Slow progress on ensuring chemical safety post-Brexit, Committee finds

The European Chemicals Agency is one of the key agencies responsible for governing pesticides in the UK
The European Chemicals Agency is one of the key agencies responsible for governing pesticides in the UK

Unless the Government can negotiate continued UK participation in the EU’s chemical regulation system, chemicals registered by UK companies won’t be valid for sale in the EU, according to an influential committee.

The UK will also have incomplete safety information about chemicals being used in the UK after Brexit, the House of Lords Committee concluded.

?The chemicals sector is the UK’s second biggest manufacturing industry, and exported £18 billion of products to the EU last year.

The Lords said it is "vital" for both human and environmental health that these substances are regulated safely after Brexit, in a way that allows chemical trade between the UK and EU to continue.

As part of the REACH (Registration, Evaluation, Authorisation and Restriction of Chemicals) regulations, chemicals can’t be sold in the EU unless they are registered by a company or representative based in the EU.

This means UK-based chemical companies risk losing access to the EU market unless they transfer their registrations, but the Committee found that this may not be possible before the UK leaves the EU, creating the risk of a trading hiatus.

Slow progress

Despite the importance of the chemicals sector to the UK’s economy, the Committee concludes that the Government’s preparations for addressing the Brexit challenge are not progressing quickly enough.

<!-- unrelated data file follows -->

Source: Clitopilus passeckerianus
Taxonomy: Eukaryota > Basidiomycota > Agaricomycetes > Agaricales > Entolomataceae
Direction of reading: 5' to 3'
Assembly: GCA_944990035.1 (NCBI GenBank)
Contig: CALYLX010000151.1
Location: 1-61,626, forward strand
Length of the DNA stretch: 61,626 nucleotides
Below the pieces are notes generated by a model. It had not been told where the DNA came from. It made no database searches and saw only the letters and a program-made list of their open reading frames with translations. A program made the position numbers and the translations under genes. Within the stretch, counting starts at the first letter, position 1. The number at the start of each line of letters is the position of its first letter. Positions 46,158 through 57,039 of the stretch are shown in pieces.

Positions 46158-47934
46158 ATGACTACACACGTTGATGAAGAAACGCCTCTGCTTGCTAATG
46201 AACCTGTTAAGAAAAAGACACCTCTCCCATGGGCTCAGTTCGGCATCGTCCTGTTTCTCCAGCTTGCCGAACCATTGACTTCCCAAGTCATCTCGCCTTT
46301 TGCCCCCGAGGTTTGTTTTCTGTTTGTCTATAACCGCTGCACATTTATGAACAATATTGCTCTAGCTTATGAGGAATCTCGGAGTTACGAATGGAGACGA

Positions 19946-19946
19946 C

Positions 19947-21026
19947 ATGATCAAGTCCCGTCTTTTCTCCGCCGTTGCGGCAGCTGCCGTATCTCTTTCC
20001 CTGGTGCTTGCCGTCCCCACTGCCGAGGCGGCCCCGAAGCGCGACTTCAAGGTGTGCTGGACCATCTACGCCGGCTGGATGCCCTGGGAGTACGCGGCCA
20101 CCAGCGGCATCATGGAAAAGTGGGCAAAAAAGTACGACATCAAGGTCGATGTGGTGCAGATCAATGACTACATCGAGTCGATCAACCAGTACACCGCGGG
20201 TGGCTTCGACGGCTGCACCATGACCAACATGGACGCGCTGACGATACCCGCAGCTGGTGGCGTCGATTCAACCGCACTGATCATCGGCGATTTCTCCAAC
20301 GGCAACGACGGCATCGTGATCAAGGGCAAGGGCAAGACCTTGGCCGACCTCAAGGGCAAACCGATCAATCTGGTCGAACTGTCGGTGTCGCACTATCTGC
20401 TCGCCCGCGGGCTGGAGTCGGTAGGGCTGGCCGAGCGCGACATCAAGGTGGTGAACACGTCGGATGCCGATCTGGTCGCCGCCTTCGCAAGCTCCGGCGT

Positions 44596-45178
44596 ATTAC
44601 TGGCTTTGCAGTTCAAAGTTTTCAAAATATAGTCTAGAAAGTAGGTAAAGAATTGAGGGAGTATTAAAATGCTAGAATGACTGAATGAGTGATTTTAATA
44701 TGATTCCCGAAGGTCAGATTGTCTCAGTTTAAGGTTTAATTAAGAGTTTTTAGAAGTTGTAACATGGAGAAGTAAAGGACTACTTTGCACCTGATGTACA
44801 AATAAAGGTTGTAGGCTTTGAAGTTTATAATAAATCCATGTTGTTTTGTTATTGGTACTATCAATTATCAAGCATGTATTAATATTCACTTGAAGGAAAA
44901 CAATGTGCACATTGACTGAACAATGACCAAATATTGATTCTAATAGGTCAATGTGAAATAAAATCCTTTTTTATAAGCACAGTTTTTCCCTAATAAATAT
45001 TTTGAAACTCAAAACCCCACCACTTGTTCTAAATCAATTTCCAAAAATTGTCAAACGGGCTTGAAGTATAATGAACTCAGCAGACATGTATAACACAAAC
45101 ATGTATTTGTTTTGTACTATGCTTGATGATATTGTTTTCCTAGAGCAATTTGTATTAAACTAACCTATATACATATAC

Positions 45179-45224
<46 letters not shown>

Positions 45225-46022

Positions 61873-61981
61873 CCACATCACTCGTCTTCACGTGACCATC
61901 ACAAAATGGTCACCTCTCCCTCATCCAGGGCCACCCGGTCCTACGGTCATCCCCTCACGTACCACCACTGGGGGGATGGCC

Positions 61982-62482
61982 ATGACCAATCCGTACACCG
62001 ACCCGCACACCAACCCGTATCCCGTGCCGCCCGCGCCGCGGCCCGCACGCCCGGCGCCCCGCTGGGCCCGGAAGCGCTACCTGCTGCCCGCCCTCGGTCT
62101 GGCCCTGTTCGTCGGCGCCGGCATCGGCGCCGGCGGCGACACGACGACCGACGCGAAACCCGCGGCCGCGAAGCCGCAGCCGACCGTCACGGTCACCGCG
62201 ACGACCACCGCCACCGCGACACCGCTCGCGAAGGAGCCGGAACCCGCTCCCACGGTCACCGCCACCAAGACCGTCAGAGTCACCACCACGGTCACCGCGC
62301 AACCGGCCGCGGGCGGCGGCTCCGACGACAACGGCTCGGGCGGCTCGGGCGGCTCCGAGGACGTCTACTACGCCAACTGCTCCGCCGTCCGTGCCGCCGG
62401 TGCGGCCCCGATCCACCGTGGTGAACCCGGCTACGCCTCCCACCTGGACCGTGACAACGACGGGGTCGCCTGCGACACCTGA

This risks human and environmental health, as well as disruption to the many supply chains that rely on access to chemicals produced across the EU.

If the UK cannot secure continued access to REACH, the Committee expresses concern about the Government’s alternative plan to create its own database of chemicals approved for use in the UK.

In evidence given to the Committee the Minister responsible said they planned to simply ‘copy and paste’ information from the EU’s database, which the Committee concludes is not credible and raises serious legal concerns.

Lord Teverson, Chairman of the Committee, said: “Chemical regulation might seem like a niche area of Brexit considerations, but chemicals are used to make products that we all use every day, and the chemical sector is key to the UK’s economy.

“At the moment they’re regulated by REACH, which combines legislation with an EU database, an EU regulator and the EU Single Market to keep us all safe.

Lord Teverson added: “Although we welcome the Government’s aim to remain part of the REACH system after Brexit, its negotiation red line on the UK’s membership of the Single Market makes that highly unlikely.

“That means it urgently needs to be working on a Plan B, and that simply hasn’t happened, which leaves the sector facing a huge cliff-edge on the day we leave the EU,” he said.

The Committee is calling on the Government to:

• Urgently explain how its independent regulatory regime would work;

• Put forward a more credible plan for collecting information on chemicals;

• Identify which UK agency will take on the role of chemical regulation; and

• Enable UK chemical businesses, including SMEs, to take steps to maintain their access to the EU market ahead of exit day.